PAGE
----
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Re: [tor-talk] Games Without Frontiers: Investigating Video Games as a Covert Channel
Please correct me if I'm misunderstanding you. I think you don't buy some
subset of the following implicit (I believe to be reasonable) assumptions
that we make:
(1) There is no collusion between application developers and censors.
(2) There is a secure application distribution medium that the censors
(3) Crypto attacks against authenticated, encrypted, and integrity
protected channels are not possible.
In general, the security community has agreed that (3) is a fine assumption
to make. Now there is the question of whether (1) and (2) are reasonable.
I think if we're ever going to succeed in making a good
"look-like-something" protocol, we're going to have to assume that (1) and
(2) hold for the cover application. This assumption has been made in the
past -- e.g., assuming the integrity of the Skype binary, etc. The idea of
"look-like-something" protocols completely fall apart when the cover
application does not obey (1) and (2).
Now, do these hold in the real-world, for video games? I think so. I
haven't seen any evidence (yet) that they do not. The leak you mention says
nothing about the NSA having back-doors and open attack surfaces in the
software. It just reveals that they're monitoring in-game behavior
(something that they cannot do with Castle if we can distribute passwords
out-of-band). I suspect that getting backdoors to all RTS games (past and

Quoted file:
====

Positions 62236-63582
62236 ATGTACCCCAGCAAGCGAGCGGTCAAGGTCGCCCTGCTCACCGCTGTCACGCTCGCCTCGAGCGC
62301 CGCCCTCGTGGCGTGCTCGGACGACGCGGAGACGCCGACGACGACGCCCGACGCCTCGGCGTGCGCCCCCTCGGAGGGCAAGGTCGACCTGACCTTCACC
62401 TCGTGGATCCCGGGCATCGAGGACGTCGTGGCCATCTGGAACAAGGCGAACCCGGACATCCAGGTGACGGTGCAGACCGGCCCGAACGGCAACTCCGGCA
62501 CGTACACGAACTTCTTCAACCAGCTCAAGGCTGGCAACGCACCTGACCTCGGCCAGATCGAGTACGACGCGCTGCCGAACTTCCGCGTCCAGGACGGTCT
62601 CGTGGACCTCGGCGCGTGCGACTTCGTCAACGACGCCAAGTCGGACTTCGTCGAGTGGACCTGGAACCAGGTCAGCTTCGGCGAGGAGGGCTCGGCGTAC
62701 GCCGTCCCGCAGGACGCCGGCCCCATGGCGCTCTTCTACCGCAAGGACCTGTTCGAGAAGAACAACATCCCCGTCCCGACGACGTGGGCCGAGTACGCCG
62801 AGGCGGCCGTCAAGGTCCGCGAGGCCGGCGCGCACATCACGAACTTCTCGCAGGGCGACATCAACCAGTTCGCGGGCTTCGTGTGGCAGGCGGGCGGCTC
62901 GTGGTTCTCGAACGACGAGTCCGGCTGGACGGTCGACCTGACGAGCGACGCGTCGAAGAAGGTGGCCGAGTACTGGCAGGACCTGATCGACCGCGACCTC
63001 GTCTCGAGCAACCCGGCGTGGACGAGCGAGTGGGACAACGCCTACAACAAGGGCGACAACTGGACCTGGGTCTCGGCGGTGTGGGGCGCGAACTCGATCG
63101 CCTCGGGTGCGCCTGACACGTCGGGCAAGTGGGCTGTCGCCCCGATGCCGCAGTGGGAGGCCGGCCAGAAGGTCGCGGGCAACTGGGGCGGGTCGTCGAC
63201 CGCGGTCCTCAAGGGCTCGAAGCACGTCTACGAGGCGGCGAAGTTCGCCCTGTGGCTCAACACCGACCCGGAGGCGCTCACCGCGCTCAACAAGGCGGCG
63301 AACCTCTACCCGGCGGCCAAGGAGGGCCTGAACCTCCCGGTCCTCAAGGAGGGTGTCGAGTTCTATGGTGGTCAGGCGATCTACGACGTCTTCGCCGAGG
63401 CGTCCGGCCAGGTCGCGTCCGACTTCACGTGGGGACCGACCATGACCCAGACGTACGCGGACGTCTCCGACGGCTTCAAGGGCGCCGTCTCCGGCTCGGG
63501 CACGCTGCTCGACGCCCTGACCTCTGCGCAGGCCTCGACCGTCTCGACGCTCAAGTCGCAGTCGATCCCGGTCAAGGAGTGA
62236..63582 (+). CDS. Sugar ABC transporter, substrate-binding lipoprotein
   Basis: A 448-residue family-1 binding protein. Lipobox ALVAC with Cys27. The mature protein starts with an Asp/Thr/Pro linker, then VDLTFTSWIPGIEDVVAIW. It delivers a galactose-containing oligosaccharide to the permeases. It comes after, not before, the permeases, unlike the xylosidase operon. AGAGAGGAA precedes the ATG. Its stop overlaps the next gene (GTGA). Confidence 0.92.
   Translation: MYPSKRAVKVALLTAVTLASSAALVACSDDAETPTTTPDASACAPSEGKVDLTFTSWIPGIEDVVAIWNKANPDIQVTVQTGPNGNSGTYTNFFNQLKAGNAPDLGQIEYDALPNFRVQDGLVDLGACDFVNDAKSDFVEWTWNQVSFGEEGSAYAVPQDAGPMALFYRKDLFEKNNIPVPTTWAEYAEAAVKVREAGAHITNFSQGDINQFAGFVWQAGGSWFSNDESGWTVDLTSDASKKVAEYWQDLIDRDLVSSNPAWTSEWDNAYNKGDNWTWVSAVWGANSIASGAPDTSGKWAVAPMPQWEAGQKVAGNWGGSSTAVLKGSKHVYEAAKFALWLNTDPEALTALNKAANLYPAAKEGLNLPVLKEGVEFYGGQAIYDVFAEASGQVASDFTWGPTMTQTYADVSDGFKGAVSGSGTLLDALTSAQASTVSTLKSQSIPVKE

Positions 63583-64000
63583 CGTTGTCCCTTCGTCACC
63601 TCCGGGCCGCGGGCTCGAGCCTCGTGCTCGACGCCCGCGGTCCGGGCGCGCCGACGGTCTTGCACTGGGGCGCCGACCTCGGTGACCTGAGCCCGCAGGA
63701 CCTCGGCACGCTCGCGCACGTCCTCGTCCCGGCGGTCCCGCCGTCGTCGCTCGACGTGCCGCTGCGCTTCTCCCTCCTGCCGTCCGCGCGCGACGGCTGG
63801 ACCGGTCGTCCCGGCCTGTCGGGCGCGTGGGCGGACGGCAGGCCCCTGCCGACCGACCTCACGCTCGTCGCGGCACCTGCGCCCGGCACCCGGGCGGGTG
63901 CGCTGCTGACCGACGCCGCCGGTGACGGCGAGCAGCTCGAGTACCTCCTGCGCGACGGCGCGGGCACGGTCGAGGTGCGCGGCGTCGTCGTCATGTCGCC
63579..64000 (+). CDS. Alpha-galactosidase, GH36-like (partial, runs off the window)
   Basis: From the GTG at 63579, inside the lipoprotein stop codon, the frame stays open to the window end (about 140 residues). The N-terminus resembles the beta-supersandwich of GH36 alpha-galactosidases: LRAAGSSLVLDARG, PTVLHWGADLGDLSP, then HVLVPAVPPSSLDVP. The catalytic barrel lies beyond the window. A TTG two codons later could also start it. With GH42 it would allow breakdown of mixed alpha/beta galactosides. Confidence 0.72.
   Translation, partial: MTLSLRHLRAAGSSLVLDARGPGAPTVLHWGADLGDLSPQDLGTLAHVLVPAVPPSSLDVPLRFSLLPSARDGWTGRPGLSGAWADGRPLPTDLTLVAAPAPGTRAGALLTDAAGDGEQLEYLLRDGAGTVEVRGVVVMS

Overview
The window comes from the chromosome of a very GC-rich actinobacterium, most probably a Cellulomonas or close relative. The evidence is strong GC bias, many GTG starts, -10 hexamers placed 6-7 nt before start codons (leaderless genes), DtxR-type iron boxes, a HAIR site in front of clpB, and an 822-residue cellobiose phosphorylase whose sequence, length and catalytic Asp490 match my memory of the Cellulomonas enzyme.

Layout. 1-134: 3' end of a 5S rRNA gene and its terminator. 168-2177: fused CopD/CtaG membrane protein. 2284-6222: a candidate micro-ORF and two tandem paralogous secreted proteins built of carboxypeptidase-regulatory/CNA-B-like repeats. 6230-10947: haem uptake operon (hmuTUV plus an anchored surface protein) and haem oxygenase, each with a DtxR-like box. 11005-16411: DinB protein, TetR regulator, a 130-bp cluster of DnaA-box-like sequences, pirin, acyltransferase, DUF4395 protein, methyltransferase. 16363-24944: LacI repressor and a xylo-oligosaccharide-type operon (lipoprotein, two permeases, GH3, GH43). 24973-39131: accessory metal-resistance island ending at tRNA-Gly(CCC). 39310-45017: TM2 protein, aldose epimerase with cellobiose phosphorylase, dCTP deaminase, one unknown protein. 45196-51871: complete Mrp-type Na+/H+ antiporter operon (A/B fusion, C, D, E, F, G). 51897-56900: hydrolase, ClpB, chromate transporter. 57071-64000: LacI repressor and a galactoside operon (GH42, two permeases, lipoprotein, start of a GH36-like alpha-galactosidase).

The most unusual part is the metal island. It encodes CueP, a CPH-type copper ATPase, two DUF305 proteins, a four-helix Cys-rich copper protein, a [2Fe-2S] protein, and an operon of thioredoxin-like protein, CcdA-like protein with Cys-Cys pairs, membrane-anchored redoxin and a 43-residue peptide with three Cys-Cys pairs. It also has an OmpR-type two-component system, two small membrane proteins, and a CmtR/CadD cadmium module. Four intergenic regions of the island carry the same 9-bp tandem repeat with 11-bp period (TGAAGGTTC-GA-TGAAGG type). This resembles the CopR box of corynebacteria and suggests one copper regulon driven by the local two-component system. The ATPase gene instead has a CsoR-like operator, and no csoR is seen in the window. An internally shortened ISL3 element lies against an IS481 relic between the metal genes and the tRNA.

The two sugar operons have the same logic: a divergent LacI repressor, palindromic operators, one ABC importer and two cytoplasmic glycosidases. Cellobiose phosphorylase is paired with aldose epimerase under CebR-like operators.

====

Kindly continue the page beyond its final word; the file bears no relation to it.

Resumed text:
future) is completely non-trivial and very expensive for a censor and
Castle will continue to work reasonably well until this happens.
On Thu, Mar 26, 2015 at 3:06 AM, Jon Tullett <jon.tullett@xxxxxxxxx> wrote:
> On 20 March 2015 at 05:45, Rishab Nithyanand <rishabn.uci@xxxxxxxxx>
> > Hey all,
> > I just thought I'd share and get feedback about some recent work from our
> > team at Stony Brook University.
> Interesting, thanks!
> I do question one of the early assumptions, though: "Many games also
> include the notion of private games between a limited number of
> players which may only be accessed using a password. This means that,
> even a highly motivated adversary (e.g., one who is willing to run a
> game client themselves) still cannot observe the game state."
> That seems to be making risky assumptions. Chiefly that the only
> possible attack is via an external game client - this may be mistaken:
> an adversary could attack many places: by attacking or subverting the
> game client software itself, by attacking the game network, by
> attacking the operator of the game (eg: Blizzard, in the case of WoW,
> etc), and so on.
> We shouldn't be surprised to find the likes of the NSA attacking
> gaming communities, because they are large communities, often overly
> trusting of their environment (notably the client software), and
> frequently with central control built in.
> For example: http://www.propublica.org/documents/item/889134-games
> You could mitigate some of that, sure. You could choose a less popular
> game (ie: less targeted), with open source client and server software
> (though you'd have to review it too, which is probably beyond the
> skill of most users), which operates in encrypted peer to peer
> fashion. And you can use behavioural steganography as your paper
> describes. Keep raising the bar, I guess. But a lot of that sounds
> like security by obscurity, and a skilled adversary should be able to
> attack that. Any opsec leak, and that castle would fall down fairly
> fast, I suspect.
> Still, fun research. Literally :)
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